The cardinal rule of statutory construction is to ascertain and give effect to the intent of the legislature. People v. McClure, 218 Ill.2d 375, 381, 300 Ill.Dec. 50, 843 N.E.2d 308 (2006). The best evidence of legislative intent is the language of the statutes. McClure, 218 Ill.2d at 382, 300 Ill.Dec. 50, 843 N.E.2d 308. "When possible, the court should interpret the language of a statute according to its plain and ordinary meaning." McClure, 218 Ill.2d at 382, 300 Ill.Dec. 50, 843 N.E.2d 308. "If intent can be determined from the plain language of the statute, there is no need to resort to interpretive aides." McClure, 218 Ill.2d at 382, 300 Ill.Dec. 50, 843 N.E.2d 308. However, "[w]here the meaning of a statute is unclear from a reading of its language, courts may look beyond the statutory language and consider the purpose of the law, the evils it was intended to remedy, and the legislative history of the statute." Ultsch v. Illinois Municipal Retirement Fund, 226 Ill.2d 169, 181, 314 Ill.Dec. 91, 874 N.E.2d 1 (2007).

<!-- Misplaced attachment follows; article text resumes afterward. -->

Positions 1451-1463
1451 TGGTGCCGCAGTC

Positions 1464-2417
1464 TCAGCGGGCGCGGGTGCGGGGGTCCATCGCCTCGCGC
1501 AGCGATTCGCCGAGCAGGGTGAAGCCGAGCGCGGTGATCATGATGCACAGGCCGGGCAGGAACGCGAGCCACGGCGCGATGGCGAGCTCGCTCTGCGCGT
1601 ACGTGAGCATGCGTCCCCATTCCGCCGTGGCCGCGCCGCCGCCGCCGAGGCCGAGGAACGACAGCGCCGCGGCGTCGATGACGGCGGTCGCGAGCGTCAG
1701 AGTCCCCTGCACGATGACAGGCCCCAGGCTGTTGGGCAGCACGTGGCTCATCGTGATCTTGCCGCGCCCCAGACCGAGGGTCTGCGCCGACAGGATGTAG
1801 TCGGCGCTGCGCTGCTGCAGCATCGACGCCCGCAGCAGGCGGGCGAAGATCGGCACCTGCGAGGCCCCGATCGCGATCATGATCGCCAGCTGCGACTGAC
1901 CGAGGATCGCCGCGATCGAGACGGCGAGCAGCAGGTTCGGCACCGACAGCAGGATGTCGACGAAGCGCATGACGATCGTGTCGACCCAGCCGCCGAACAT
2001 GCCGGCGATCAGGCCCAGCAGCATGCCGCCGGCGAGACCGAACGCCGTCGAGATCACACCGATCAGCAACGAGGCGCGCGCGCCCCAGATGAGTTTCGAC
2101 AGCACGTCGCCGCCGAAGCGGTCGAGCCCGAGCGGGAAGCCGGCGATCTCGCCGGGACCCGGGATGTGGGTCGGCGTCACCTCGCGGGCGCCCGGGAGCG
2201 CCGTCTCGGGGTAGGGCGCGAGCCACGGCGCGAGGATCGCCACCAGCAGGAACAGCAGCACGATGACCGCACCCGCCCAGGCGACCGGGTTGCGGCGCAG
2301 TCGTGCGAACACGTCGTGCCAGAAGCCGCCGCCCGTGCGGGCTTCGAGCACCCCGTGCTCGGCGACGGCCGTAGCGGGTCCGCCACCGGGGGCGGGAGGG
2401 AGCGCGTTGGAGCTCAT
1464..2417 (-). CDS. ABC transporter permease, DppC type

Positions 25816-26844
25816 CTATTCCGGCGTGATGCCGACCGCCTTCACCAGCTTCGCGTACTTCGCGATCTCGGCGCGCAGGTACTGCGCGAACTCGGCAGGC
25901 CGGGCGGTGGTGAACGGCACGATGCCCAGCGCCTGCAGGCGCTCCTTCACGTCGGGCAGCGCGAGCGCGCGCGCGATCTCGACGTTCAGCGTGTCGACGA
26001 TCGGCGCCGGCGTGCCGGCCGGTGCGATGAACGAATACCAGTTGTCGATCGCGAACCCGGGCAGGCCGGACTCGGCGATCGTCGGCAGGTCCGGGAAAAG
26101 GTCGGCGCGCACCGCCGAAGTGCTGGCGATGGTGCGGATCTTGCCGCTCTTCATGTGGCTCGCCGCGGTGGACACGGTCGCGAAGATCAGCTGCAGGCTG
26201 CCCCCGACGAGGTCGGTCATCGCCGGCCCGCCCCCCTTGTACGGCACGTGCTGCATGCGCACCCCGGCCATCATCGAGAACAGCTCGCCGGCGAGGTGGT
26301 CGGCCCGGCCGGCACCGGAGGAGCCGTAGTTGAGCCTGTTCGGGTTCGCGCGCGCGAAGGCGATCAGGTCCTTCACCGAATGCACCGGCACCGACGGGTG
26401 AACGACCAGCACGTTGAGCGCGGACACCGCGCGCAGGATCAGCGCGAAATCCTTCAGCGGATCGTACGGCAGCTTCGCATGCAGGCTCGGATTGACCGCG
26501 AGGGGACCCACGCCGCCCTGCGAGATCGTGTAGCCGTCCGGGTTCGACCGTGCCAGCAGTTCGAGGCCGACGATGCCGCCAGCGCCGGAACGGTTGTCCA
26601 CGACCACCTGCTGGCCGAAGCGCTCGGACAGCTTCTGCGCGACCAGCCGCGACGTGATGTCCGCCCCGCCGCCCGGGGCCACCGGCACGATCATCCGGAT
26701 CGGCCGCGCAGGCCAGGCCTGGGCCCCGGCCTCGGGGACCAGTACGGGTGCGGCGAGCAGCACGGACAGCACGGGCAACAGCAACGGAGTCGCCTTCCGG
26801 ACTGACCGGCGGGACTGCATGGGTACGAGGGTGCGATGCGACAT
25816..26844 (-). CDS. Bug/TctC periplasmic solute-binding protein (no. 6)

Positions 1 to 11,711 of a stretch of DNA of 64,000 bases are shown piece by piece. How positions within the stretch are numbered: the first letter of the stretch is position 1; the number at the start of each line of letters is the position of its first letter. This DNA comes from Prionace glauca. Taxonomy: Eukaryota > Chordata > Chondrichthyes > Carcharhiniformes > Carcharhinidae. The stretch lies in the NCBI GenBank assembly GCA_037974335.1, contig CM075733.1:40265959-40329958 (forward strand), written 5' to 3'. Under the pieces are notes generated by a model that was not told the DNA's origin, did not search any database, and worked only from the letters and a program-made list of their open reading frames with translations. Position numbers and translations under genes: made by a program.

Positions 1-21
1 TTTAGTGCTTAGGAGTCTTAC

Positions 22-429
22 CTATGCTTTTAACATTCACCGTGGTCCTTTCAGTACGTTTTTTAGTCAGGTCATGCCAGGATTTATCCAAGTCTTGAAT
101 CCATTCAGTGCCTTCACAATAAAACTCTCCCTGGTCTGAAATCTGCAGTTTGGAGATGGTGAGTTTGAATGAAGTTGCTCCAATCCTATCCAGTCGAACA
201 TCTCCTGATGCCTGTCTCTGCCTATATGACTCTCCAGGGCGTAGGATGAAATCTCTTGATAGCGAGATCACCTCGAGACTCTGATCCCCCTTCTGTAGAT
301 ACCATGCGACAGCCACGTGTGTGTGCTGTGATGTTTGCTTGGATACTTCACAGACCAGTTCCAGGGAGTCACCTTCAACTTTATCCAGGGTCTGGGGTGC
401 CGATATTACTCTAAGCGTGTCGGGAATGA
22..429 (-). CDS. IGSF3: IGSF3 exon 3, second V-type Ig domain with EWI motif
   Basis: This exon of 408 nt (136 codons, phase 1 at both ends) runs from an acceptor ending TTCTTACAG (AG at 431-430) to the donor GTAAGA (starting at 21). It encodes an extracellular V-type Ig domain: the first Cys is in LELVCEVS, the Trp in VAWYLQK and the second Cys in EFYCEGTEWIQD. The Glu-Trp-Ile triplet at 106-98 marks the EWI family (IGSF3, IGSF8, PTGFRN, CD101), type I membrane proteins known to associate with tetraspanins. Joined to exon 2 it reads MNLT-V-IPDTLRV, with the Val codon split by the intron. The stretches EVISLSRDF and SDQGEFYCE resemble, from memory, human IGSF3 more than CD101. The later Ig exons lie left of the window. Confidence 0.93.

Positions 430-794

"`Legislative use of the word "may" is generally regarded as indicating a permissive or directory reading, whereas use of the word "shall" is generally considered to express a mandatory reading.'" People v. Robinson, 217 Ill.2d 43, 53, 298 Ill.Dec. 37, 838 N.E.2d 930 (2005), quoting People v. Reed, 177 Ill.2d 389, 393, 226 Ill.Dec. 801, 686 N.E.2d 584 (1997). However, the word "shall" does not control the outcome and is not determinative. Robinson, 217 Ill.2d at 53, 298 Ill.Dec. 37, 838 N.E.2d 930. When a statute expressly prescribes a consequence for the failure to obey its provision, that is very strong evidence the legislature intended that consequence to be mandatory. Robinson, 217 Ill.2d at 54, 298 Ill.Dec. 37, 838 N.E.2d 930. We note that section 113-8 does not provide a consequence in the event the circuit court fails to admonish a defendant of the immigration consequences of a guilty plea. For that reason, since no consequence is prescribed, the meaning of the term "shall" remains unclear, and this court may look to the statute's legislative history for guidance.